I am pleased to introduce you to Dr. Samori Camara. Dr. Camara is a scholar, educator, historian, and advocate for Afrikan-centered education. He recently repatriated to Ghana, a country in West Afrika. He has been in the country for about 8 months and is adjusting to life in Afrika with his family.
The following interview details his experiences in his own words:
Why did you repatriate to Ghana?
For a number of years, I knew I wanted to move to Afrika. As a college professor, every semester, every class one of my students would ask, “if you are so into this Black, Afrikan stuff, why don’t you move to Afrika”?
Each time I would make an excuse about not wanting to leave them behind. I would say, “I’m like Harriet. I want to free you as well”. After a while, the excuses began to ring hollow.
Luckily, I had the opportunity to take students to Ghana for an “alternative spring break” in 2013 and 2014. It was my first time on the continent and it was a great experience. When I learned that we wouldn’t be traveling to Ghana in 2015 because of the Ebola scare, I said I would visit on my own in March of 2015.
In the meantime, I read a book that raised a big question: “if you look back on your life thirty years from now, what would be the thing you’d be most disappointed you didn’t do“? Living in Afrika was the first thing that came to mind.
So instead of buying my ticket for March, I bought my ticket for August and vowed to live in Afrika for a long time.
How has your family’s experience in Ghana been so far?
My daughter has adjusted well. She’s not hard to please and has been a trooper even in the mist of power outages.
She’s such an outgoing person. She makes friends rapidly and that has certainly helped with her transition. She already knew she was an Afrikan before she came. Now, it is cemented in her mind. When I ask her what she likes most about living in Ghana, she says, “I love all the Afrikan people, baba.”
How do the Ghanaian people receive you as an African American repatriating back to the motherland?
I have been received well. I think my desire and willingness to learn the language has made the most difference. Sure, I’m seen as “money bags” to many, but that’s understandable. A plane ticket is more than what most folks will make in a number of years.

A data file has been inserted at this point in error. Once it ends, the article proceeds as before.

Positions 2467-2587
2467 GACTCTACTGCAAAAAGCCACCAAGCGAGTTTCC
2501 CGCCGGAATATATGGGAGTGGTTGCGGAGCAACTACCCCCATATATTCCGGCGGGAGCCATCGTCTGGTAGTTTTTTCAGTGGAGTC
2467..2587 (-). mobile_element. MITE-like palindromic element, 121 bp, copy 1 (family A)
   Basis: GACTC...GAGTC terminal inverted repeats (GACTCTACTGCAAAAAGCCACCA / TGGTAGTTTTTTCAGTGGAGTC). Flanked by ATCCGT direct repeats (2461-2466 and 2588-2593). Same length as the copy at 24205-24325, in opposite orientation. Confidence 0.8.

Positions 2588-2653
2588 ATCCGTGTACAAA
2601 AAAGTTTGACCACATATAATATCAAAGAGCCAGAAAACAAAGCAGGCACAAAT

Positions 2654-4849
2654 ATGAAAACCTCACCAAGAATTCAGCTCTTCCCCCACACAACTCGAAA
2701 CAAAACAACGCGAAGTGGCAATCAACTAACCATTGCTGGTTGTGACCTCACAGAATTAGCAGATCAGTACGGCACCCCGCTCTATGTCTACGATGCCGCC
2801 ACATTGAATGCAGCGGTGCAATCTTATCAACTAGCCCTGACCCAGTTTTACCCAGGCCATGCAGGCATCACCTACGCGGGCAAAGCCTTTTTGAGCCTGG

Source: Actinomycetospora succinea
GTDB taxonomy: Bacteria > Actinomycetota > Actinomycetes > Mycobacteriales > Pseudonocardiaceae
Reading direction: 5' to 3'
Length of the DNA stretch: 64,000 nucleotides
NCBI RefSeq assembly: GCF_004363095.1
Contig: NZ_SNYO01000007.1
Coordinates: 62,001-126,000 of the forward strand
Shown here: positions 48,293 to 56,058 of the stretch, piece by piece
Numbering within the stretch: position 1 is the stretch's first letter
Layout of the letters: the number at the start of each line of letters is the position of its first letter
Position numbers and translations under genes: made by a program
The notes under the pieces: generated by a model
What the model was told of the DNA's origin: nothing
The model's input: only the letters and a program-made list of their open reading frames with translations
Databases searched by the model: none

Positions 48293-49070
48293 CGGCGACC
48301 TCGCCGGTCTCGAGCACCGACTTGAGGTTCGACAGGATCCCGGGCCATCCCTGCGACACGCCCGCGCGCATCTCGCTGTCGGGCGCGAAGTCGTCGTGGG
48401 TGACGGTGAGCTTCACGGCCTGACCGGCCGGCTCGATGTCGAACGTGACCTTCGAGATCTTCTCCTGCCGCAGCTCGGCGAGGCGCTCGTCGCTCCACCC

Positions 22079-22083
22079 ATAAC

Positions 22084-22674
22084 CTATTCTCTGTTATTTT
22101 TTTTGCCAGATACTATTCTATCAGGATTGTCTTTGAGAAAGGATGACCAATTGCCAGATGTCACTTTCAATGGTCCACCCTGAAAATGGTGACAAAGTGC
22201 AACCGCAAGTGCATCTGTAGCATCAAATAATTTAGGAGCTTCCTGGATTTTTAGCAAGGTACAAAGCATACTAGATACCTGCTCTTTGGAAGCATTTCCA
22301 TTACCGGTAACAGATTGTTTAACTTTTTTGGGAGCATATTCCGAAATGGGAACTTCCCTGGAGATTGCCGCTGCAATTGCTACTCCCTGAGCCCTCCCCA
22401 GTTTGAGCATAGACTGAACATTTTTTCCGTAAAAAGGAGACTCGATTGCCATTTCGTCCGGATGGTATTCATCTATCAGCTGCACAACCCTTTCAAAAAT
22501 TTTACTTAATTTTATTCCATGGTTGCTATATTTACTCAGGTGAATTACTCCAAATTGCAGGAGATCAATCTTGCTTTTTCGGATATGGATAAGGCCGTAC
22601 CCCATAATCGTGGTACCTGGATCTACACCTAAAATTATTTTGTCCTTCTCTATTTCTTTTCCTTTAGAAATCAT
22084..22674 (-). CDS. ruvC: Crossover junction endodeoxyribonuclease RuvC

It also helps that I’m creating jobs for folks as well.
The reality is that you get what you put out. I’m outgoing. I love people. In turn, I find that love reciprocated. If I had a rude and dismissive attitude, I’m sure I’d find that too.
Have you had the opportunity to examine Ghana’s educational system? If yes, how does it compare to the American educational system?
From what I have seen, Ghana’s educational system is a hold over from the colonial age. Students learn very little about themselves or Afrika. They are required to take foreign tests to prove their knowledge and teachers are poorly trained.
At many schools, you’ll see a sign that says, “speaking in vernacular is prohibited.” The miseducation is rampant.
Has living in Ghana changed your philosophy of Afrocentric education?
It hasn’t changed my philosophy, but I have had a lot of time to reflect on my practices and continue to refine my philosophy. I have always been an advocate of reviving the core of traditional Afrikan education. Those elements include character building, apprenticeship, learning by doing, tapping into the passion and purpose of the student, and developing a strong Afrikan identity.
Unfortunately, you won’t find much Afrikan-centered education here in Ghana. Everything is British curriculum or Montessori.
Do you plan to advocate for homeschooling in Ghana to locals or expats? Why or why not?
Absolutely. Homeschooling remains the only way we can educate our children for liberation. Everything else is miseducation. An education that we memorize for the test and quickly forget. I think that it’s time we stop putting our young warriors through this bogus system which only produces surrogate carriers of European ideas.
This culture of birthing children only to give them over to someone else to raise must be abolished. We are the first teachers.
What are your plans for Kamali Academy while you are living abroad?
Kamali will still run online. We will continue to provide inspiration, guidance, and resources for those willing to take the liberating journey into homeschooling.
How can people access your educational resources?
Folks can find us at:
Do you have any last words?
Remember, Afrikan wisdom teaches us that “a bird sitting in a tree is not afraid of the branch breaking because her faith is not in the branch but in her wings.” Whether it is homeschooling or repatriation, know that we have everything we need to succeed already within us.
Source: Natural Homeschooling